Bag-Mask Ventilation an Option for Tracheal Intubation

by Elizabeth Hlavinka: For More Info, Go Here…

Higher oxygen saturation, lower rates of severe hypoxemia versus no ventilation.

Critically ill patients who underwent tracheal intubation had higher oxygen saturation and a lower incidence of severe hypoxemia with bag-mask ventilation, according to results of the PreVent trial.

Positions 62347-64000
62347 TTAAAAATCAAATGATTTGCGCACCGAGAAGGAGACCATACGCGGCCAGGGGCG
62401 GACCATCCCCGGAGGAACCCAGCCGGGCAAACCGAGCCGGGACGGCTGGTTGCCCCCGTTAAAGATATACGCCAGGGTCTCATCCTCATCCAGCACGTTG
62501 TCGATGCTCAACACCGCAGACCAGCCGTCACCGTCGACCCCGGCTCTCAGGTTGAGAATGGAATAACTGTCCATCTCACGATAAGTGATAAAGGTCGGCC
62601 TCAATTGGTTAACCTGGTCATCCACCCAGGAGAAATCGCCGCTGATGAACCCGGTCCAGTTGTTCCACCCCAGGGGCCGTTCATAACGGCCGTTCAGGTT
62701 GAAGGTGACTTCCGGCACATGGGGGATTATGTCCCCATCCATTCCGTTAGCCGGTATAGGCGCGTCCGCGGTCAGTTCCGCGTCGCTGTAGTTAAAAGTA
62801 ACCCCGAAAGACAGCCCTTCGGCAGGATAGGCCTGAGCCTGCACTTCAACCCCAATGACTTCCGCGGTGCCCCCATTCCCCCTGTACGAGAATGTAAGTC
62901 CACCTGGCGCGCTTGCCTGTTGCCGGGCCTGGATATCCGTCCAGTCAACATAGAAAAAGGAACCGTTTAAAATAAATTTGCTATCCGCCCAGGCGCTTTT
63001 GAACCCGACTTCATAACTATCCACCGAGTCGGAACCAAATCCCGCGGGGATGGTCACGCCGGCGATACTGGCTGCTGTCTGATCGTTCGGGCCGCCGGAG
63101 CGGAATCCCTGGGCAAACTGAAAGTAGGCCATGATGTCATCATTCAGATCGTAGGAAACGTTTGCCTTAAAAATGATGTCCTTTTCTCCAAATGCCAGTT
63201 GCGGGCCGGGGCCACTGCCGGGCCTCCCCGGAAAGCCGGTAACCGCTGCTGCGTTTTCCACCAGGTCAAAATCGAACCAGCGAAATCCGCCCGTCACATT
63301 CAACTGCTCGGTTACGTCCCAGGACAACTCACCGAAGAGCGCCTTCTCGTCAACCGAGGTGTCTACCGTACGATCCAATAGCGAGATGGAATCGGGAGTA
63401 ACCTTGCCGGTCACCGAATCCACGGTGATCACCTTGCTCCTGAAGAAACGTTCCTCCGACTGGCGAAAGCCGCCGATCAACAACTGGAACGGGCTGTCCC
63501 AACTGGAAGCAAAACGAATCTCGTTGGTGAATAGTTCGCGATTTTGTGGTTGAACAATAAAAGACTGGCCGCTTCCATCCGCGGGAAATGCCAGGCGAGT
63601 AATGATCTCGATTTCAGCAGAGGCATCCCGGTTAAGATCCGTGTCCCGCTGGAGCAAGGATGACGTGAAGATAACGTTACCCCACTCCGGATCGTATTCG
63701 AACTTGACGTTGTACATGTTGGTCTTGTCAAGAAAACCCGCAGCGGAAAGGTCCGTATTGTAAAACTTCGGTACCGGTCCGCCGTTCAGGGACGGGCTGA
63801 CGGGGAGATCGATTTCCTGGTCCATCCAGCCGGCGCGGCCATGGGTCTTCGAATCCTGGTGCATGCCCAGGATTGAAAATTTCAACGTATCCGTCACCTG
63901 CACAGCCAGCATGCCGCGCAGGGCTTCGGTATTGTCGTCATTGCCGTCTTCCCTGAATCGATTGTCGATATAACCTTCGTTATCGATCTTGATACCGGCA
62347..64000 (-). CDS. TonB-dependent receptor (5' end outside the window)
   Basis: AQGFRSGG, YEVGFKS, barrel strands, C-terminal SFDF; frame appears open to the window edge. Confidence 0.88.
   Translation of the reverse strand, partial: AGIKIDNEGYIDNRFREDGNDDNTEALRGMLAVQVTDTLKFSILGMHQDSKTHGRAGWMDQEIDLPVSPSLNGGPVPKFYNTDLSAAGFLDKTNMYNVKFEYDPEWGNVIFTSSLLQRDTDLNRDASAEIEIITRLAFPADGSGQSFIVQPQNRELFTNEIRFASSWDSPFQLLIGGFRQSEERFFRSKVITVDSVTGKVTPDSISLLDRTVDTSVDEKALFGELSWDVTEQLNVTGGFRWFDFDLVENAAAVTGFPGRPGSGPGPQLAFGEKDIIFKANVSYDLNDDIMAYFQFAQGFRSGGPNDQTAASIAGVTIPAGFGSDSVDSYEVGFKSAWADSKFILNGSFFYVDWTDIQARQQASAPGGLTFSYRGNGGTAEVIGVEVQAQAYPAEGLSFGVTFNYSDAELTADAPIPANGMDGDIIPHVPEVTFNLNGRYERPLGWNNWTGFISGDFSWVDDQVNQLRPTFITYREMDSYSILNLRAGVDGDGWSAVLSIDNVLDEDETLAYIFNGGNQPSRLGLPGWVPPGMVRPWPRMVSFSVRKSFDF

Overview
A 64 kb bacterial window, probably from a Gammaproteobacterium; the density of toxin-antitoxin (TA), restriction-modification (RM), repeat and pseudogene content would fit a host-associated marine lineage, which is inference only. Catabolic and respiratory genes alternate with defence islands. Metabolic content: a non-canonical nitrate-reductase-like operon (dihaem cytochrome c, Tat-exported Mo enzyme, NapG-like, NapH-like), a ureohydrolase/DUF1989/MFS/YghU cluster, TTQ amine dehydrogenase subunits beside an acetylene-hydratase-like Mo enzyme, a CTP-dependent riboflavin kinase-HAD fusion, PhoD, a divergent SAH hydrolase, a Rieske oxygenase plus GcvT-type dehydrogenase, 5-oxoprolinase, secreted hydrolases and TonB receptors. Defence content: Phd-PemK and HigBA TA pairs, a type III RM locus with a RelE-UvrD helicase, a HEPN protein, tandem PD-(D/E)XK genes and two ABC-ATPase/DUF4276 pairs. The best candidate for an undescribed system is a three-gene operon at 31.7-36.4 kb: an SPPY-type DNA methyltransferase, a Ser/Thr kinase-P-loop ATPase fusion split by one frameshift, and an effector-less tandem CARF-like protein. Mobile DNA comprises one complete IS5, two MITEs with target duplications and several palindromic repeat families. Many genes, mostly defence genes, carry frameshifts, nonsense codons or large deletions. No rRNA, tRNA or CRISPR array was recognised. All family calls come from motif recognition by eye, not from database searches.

In a sample of about 400 critically ill patients, those who received bag-mask ventilation in the interval between induction and laryngoscopy had a lower incidence of severe hypoxemia (oxygen saturation <80%) compared with patients who did not receive ventilation (10.9% vs 22.8%, relative risk 0.48, 95% CI 0.30-0.77), and the bag-mask ventilation group had a nadir oxygen saturation 3.9 percentage points higher, reported Jonathan Casey, MD, of Vanderbilt University Medical Center, and colleagues.

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